Girls: Mary, Betty, Barbara, Shirley, Patricia, Dorothy, Joan, Margaret, Nancy, Helen
Boys: Robert, John, James, William, Charles, George, Joseph, Richard, Edward
Girls: Mary, Dorothy, Helen, Betty, Margaret, Ruth, Virginia, Doris, Mildred
Boys: John, William, James, Robert, Joseph, George, Charles, Edward, Frank, Thomas
Girls: Mary, Helen, Dorothy, Margaret, Ruth, Mildred, Anna, Elizabeth, Frances, Virginia
Boys: John, William, James, George, Charles, Robert Joseph, Frank, Edward, Thomas
Girls: Mary, Helen Margaret, Anna, Ruth, Elizabeth, Dorothy, Marie, Florence, Mildred
Boys: John, William, James, George, Charles, Joseph, Frank, Robert, Edward, Henry
Girls: Mary, Anna, Margaret, Helen, Elizabeth, Ruth, Florence, Ethel, Emma, Marie
Boys: John, William, James, Charles, George, Frank, Joseph, Thomas, Henry, Robert
Girls: Mary, Anna, Emma, Elizabeth, Marge, Minnie, Ida, Bertha, Clara, Alice

Monday, November 05, 2007

Joyeux Noel in November

I have a dirty little secret.
It's not even a week past Halloween, and I'm already listening to Christmas music.
It's sad, right?
Christmas has ALWAYS been my favorite holiday. I love it. As a kid I'd stage productions of the Nativity with my favorite doll as Jesus and my other stuffed animals as wise men, etc. I decorate the day after Thanksgiving. I'm actually a little sad to put up the Christmas tree.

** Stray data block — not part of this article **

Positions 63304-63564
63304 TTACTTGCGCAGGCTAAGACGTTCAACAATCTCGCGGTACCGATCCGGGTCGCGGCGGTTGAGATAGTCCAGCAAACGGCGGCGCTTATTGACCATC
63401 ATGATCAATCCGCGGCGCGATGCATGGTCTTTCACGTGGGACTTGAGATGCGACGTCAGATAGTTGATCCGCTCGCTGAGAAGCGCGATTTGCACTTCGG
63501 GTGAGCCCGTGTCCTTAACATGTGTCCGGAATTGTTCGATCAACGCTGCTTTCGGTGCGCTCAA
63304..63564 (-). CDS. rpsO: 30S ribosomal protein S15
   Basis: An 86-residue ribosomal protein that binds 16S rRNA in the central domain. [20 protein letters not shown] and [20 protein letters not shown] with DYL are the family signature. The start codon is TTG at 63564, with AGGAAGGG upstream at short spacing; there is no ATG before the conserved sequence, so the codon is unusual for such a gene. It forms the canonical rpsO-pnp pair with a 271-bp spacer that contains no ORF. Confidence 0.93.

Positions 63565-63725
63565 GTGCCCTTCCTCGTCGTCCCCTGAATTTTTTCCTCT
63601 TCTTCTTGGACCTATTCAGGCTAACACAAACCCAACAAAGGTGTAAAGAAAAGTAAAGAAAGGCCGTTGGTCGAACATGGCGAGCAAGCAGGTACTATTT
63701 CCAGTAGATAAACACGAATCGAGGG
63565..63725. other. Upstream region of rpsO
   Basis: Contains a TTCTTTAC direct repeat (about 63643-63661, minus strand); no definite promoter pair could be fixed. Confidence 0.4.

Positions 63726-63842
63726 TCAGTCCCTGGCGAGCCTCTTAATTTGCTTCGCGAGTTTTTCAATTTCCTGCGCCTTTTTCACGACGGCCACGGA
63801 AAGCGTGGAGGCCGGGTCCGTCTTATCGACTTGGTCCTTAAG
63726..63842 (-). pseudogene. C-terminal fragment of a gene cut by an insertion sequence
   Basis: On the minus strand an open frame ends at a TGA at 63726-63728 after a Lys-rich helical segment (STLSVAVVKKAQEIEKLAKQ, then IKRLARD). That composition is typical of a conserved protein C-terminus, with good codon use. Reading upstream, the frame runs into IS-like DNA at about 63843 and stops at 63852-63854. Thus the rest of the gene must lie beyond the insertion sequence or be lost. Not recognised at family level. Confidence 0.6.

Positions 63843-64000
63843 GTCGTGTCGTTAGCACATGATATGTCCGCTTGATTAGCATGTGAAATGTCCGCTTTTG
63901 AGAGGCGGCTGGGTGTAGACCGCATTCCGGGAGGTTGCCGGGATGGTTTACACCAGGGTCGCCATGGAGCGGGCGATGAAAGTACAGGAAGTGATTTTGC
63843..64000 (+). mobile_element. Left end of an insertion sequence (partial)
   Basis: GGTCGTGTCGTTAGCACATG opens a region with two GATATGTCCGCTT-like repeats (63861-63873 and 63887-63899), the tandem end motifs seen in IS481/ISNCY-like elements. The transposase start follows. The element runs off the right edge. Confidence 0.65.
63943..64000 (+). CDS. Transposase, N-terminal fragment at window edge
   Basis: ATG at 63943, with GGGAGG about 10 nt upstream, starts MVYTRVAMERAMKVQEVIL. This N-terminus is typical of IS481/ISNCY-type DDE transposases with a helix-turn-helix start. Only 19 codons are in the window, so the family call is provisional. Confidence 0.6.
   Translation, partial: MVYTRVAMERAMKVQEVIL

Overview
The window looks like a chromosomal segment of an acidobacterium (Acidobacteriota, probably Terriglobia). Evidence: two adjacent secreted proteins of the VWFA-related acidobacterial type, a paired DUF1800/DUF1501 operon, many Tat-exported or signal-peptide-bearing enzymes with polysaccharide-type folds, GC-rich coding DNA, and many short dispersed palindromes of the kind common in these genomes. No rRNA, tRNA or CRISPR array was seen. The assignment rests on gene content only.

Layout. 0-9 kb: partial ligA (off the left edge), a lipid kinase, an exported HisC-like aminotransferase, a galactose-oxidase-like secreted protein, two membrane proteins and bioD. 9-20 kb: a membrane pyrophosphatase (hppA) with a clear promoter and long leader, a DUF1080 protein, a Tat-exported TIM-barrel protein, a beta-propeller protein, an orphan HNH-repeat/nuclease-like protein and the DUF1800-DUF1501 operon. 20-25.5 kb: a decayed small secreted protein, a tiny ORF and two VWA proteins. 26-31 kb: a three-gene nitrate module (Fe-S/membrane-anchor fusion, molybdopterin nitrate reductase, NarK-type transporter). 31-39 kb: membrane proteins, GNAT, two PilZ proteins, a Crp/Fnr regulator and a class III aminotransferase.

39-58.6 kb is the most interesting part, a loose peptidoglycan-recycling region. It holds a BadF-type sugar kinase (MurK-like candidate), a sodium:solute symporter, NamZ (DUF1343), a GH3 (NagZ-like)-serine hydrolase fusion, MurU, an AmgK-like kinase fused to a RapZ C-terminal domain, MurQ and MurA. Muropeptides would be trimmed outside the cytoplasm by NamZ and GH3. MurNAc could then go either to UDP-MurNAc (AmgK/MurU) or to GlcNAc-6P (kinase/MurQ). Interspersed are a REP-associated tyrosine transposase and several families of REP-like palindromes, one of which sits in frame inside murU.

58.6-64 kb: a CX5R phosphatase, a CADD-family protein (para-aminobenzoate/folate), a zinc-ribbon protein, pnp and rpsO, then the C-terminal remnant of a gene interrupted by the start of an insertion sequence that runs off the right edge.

Christmas was a big deal in my family. It was - and still is - one of the few times my entire family is together under one roof. As a child that meant 8 grandkids (me included) running around opening gifts and eating candy and cookies.
Now we're all grown and our children are the ones running around waiting for gifts.
So I'll keep right on listening to Christmas music and reminiscing ...

Friday, September 28, 2007

A fair is a veritable smorgasbord

We had our monthly newsroom lunch yesterday at the Cleveland County Fair. While searching for something to eat, here's some of what I saw listed on menus: french fries (duh), funnel cakes, blooming onions, barbecue, fried Oreos and more.
I have to have vinegar fries at the fair every year. It's a tradition that began so long ago that I really don't remember it's beginnings, only that Cullers near the exhibit hall has the best ones.
A more recent addition to my "must-have fair foods" is Frito pie. It's really nothing more than chili beans over corn chips, but it's soooo yummy. I could make it at home, but it's just not the same.